From Saturday, 6 August until the middle of the month, I concentrated on completing the book translation. The client’s offices were closed until 22 August for the traditional Italian Ferragosto holiday, so this job did not have deadline pressure. However, I needed time to prepare for our coming bicycle tour.
Most days, Cheryl would lead me on a ride through roads and neighbourhoods that I had not seen, usually ending on the beach at Spanish Banks, where we would watch the shadows lengthen, the geese chase the gulls off the shoreline, and the tide ebb or flow across the 200 metres of exposed flats below the high water mark. We counted the ships anchored in the road stead waiting for their turn at the grain elevators or the cargo piers. Usually there were at least ten. We would count the cruise ships sailing to Alaska each evening, usually in a column of three.
It never rained. In the evening, Cheryl would spend a couple of hours watering her garden and yard, whilst I returned to the book. The manuscript with my comments and a cover message were ready on 15 August as I hoped. It was time to shift into full travel mode.
On Friday the 19th, I picked up a rental car again. By now the gang at the rental agency knew me by name (and vice versa), so my “economy” compact suddenly became a 2016 Ford Mustang with a 5.0-litre engine! Perfect for the highway driving that lay ahead. Indeed, the traffic would prove to be very heavy, so the extra performance came in handy.
We headed south to Blaine, Washington, where I left my suitcase with Security Mailing Services. They will store it until late October, then ship it to the hotel in San Francisco in time for the ATA Conference. I won’t need its contents until then, and I can take it back to Italy with me on the return flight. I also picked up a box at the post office for all the stuff that I would not need in Spain or Portugal on our bike tour.
The Skagit Food Coop in Mount Vernon, Washington, is fast becoming a destination in its own right. It was tough to find a parking place in its ample lot, and the store was packed with locals getting lunch, shoppers buying groceries, and tourists gawking. The Coop boasts the kinds of fresh, local, organic and natural groceries that attract foodies and the curious. We opted for some ready-made sandwiches to go, and had lunch in a rest area on the Interstate No. 5 South. The sun was beating hard on the treeless expanse around the comfort station, but we found a picnic table with a roof for shade.
In spite of the cloudless sky, we did not feel the need for air conditioning as we rolled to Seattle. We spent three hours in the flagship store of REI, and found things that we needed for camping and bicycle touring. Then we made our way to Redmond, Washington. Wrong turns and rush hour traffic made the trip last into the evening, so it was after 2030 when we finally arrived.
We spent a relaxing, wonderful weekend with our friends in Redmond. I also packed the box to mail to Formia. Saturday, Caitlin loaded us into her like-new, five-year-old Nissan Leaf, my first ride in an all-electric vehicle. After stopping at the post office, they took us for a tour of the Microsoft campus, which is a fair-sized city in its own right. We had lunch in North Bend, and visited Snoqualmie Falls nearby, where the first underground power station came online in 1899. It still supplies power to Seattle and Tacoma today. There were only two flumes falling 82 meters when we were there, creating noticeable mist below. In spring and autumn, water falls across the whole edge, and it can obliterate the valley with blinding spray.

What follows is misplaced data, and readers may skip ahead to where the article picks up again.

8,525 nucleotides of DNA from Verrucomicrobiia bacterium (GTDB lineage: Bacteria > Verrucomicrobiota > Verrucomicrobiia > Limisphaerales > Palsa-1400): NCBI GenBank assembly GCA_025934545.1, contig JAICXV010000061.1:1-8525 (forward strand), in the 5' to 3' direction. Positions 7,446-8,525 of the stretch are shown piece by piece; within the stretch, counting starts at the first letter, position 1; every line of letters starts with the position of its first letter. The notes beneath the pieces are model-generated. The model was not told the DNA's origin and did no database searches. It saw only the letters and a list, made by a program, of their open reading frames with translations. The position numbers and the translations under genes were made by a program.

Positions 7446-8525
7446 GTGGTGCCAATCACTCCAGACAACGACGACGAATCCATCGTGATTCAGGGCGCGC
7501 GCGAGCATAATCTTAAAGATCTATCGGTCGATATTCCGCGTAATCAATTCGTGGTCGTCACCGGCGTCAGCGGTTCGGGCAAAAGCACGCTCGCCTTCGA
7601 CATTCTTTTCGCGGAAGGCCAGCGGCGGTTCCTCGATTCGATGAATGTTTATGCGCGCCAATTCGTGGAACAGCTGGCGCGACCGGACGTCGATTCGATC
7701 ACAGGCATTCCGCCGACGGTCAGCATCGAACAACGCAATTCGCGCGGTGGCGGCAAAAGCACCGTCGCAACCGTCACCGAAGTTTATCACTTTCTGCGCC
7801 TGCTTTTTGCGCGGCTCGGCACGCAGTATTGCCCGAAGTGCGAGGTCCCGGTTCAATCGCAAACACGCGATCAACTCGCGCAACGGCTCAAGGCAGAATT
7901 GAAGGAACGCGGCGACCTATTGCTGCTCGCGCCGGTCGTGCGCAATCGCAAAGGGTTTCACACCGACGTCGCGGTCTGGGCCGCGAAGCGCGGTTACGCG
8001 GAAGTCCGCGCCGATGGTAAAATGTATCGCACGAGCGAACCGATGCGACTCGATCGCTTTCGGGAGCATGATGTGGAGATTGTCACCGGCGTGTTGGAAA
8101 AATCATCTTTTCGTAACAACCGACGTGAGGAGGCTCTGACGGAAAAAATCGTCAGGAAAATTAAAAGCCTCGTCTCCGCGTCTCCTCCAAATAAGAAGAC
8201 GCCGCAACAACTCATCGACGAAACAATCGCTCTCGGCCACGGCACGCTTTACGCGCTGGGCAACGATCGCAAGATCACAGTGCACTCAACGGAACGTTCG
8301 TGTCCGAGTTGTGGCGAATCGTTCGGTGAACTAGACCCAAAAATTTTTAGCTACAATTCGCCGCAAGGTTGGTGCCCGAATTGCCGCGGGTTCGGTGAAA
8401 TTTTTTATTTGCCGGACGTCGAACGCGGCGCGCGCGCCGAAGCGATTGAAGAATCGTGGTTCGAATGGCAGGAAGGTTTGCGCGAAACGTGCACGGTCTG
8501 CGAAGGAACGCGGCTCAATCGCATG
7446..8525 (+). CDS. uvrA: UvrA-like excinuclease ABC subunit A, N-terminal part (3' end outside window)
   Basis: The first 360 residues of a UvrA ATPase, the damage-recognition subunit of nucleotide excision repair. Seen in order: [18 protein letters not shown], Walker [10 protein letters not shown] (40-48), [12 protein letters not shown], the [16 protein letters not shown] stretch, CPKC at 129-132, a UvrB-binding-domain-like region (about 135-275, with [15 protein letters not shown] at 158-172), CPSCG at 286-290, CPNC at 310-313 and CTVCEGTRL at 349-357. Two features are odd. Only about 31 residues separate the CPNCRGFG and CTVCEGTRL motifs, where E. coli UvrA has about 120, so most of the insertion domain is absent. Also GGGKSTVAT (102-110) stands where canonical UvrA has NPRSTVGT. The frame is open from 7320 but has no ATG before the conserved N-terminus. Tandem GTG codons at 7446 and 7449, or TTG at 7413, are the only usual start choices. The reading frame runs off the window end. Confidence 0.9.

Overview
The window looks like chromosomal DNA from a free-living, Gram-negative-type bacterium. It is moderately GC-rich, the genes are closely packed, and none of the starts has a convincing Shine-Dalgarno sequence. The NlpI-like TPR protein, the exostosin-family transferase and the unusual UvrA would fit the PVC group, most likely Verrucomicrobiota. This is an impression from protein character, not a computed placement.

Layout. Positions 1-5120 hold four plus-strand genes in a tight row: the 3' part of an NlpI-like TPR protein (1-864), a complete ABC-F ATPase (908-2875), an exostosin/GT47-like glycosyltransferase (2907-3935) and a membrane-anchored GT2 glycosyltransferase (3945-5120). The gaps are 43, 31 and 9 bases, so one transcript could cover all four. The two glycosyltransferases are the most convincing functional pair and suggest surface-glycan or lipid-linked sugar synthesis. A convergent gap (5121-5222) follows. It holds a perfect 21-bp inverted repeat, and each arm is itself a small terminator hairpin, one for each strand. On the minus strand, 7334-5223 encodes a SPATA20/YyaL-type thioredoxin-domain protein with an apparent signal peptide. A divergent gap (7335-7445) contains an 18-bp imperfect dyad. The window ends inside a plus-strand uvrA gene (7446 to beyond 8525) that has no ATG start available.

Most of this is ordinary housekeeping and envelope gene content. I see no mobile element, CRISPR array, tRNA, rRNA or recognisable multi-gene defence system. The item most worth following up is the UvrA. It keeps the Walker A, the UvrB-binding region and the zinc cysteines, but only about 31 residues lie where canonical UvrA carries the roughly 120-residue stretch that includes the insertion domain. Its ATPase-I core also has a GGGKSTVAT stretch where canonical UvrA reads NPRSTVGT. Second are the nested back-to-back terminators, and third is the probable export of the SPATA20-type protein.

Back in Redmond, we dined on grilled salmon and fresh things. They eat like we do, so it was pleasant all around, relaxing in their forest-like back yard.
Sunday, we drove to Portland, Oregon to visit another landmark not usually in tourist brochures: Universal Cycles. Famous for its vast mail-order catalog, we had both been curious to see their retail store, the only one until a second store opened this year in Lancaster, Pennsylvania. We both came away with small parts and clothing (what I buy, I have to carry). Then we drove back to Vancouver.
Since turning in the Mustang on Monday morning, we have been riding every day, but now to Jericho Beach, which is a little closer than Spanish Banks, and better protected from the prevailing westerlies. The fauna show up on schedule. The geese practice formation flying and landing at 1700. About 1730, a pair of seals poke their heads out of the water to check out the bathers.
Looking at the extensive green space in and around the Vancouver skyline, I was struck by the similarities between two localities, so different in so many ways, but alike in their approach to nature. Vancouver has 603,502 people living on 115 sq. km; Redmond’s 60,000 live on 44 sq. km. Vancouver has multiple industries, and a bustling downtown of skyscrapers; Redmond has one major employer, and seems mostly residential. However, both localities are culturally diverse, and both have shown a commitment to preserving and protecting the natural resources in the area. Vancouver features trees on almost every street and in most yards, as well as parks every few blocks. In Redmond, clear cutting is not allowed for development, so there are 70-year-old cedars and tall Douglas firs in many yards; wildlife run through the backyards. I read that a healthy city needs at least 30% green space to maintain good health. Vancouver and Redmond both exceed that easily, while many cities in Europe and North America do not.
This attitude about sharing the forests and woodlands seems to be a common and distinctive theme on the West Coast. I am glad that I have been able to spend two months observing it first hand.
Next week, the travelogues resume, as Cheryl and I complete the last two months of the Intercontinental 2016 tour. Please join us, and share your comments.
Smooth roads and tailwinds,